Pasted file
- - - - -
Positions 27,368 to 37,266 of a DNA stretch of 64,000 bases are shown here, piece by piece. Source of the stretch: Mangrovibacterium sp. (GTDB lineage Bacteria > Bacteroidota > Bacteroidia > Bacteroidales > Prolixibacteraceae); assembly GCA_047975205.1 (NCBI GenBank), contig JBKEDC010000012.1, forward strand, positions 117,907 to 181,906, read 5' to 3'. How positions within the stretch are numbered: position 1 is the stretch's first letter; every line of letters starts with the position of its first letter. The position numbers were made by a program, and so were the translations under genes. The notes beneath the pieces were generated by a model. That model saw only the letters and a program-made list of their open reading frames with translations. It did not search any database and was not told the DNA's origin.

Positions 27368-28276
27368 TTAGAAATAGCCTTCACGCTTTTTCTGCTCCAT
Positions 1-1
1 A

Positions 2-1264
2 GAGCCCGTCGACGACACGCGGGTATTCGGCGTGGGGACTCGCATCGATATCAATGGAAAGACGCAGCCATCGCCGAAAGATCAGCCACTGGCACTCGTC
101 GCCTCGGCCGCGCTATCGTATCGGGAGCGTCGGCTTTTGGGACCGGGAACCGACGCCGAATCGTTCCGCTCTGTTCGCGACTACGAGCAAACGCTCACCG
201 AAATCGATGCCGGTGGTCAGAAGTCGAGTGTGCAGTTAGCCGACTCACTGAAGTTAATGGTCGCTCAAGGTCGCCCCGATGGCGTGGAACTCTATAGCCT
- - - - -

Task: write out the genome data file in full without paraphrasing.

Positions 27,368 to 37,266 of a DNA stretch of 64,000 bases are shown here, piece by piece. Source of the stretch: Mangrovibacterium sp. (GTDB lineage Bacteria > Bacteroidota > Bacteroidia > Bacteroidales > Prolixibacteraceae); assembly GCA_047975205.1 (NCBI GenBank), contig JBKEDC010000012.1, forward strand, positions 117,907 to 181,906, read 5' to 3'. How positions within the stretch are numbered: position 1 is the stretch's first letter; every line of letters starts with the position of its first letter. The position numbers were made by a program, and so were the translations under genes. The notes beneath the pieces were generated by a model. That model saw only the letters and a program-made list of their open reading frames with translations. It did not search any database and was not told the DNA's origin.

Positions 27368-28276
27368 TTAGAAATAGCCTTCACGCTTTTTCTGCTCCAT
Positions 1-1
1 A

Positions 2-1264
2 GAGCCCGTCGACGACACGCGGGTATTCGGCGTGGGGACTCGCATCGATATCAATGGAAAGACGCAGCCATCGCCGAAAGATCAGCCACTGGCACTCGTC
101 GCCTCGGCCGCGCTATCGTATCGGGAGCGTCGGCTTTTGGGACCGGGAACCGACGCCGAATCGTTCCGCTCTGTTCGCGACTACGAGCAAACGCTCACCG
201 AAATCGATGCCGGTGGTCAGAAGTCGAGTGTGCAGTTAGCCGACTCACTGAAGTTAATGGTCGCTCAAGGTCGCCCCGATGGCGTGGAACTCTATAGCCT